Under Illinois law, a suspect younger than 10 cannot be detained. And a minor is not given a public jury trial and not entitled to one — unless the minor is charged as an adult.

Categories: News | World
TribLIVE commenting policy

You are solely responsible for your comments and by using TribLive.com you agree to our Terms of Service.

We moderate comments. Our goal is to provide substantive commentary for a general readership. By screening submissions, we provide a space where readers can share intelligent and informed commentary that enhances the quality of our news and information.

While most comments will be posted if they are on-topic and not abusive, moderating decisions are subjective. We will make them as carefully and consistently as we can. Because of the volume of reader comments, we cannot review individual moderation decisions with readers.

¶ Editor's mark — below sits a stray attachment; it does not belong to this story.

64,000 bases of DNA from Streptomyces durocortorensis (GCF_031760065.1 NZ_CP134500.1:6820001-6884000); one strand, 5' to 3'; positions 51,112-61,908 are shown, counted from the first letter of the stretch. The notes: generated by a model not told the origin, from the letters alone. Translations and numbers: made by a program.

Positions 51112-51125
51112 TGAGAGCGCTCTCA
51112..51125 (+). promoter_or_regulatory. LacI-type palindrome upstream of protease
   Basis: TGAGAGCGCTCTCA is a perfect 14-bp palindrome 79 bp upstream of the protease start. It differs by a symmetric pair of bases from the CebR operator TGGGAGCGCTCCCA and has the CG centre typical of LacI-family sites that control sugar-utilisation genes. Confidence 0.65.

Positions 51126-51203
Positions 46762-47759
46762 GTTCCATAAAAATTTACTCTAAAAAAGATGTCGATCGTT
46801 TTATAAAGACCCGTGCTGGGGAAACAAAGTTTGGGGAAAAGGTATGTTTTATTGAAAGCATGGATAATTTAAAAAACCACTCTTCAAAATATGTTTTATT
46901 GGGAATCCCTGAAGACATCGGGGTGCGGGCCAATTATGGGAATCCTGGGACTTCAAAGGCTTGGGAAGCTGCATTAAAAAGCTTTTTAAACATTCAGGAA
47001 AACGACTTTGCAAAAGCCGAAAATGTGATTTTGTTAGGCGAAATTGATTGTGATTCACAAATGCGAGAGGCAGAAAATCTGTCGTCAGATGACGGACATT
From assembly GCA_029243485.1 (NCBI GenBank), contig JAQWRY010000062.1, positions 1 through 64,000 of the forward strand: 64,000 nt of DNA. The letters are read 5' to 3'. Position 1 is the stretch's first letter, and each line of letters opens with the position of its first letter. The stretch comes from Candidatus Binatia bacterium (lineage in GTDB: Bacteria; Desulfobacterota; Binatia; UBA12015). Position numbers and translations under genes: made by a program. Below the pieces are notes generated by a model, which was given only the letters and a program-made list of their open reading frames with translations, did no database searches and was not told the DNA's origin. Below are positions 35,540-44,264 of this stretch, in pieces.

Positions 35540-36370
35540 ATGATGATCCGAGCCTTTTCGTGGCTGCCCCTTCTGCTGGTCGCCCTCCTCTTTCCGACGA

We value thoughtful comments representing a range of views that make their point quickly and politely. We make an effort to protect discussions from repeated comments either by the same reader or different readers

We follow the same standards for taste as the daily newspaper. A few things we won't tolerate: personal attacks, obscenity, vulgarity, profanity (including expletives and letters followed by dashes), commercial promotion, impersonations, incoherence, proselytizing and SHOUTING. Don't include URLs to Web sites.

We do not edit comments. They are either approved or deleted. We reserve the right to edit a comment that is quoted or excerpted in an article. In this case, we may fix spelling and punctuation.

We welcome strong opinions and criticism of our work, but we don't want comments to become bogged down with discussions of our policies and we will moderate accordingly.

We appreciate it when readers and people quoted in articles or blog posts point out errors of fact or emphasis and will investigate all assertions. But these suggestions should be sent via e-mail. To avoid distracting other readers, we won't publish comments that suggest a correction. Instead, corrections will be made in a blog post or in an article.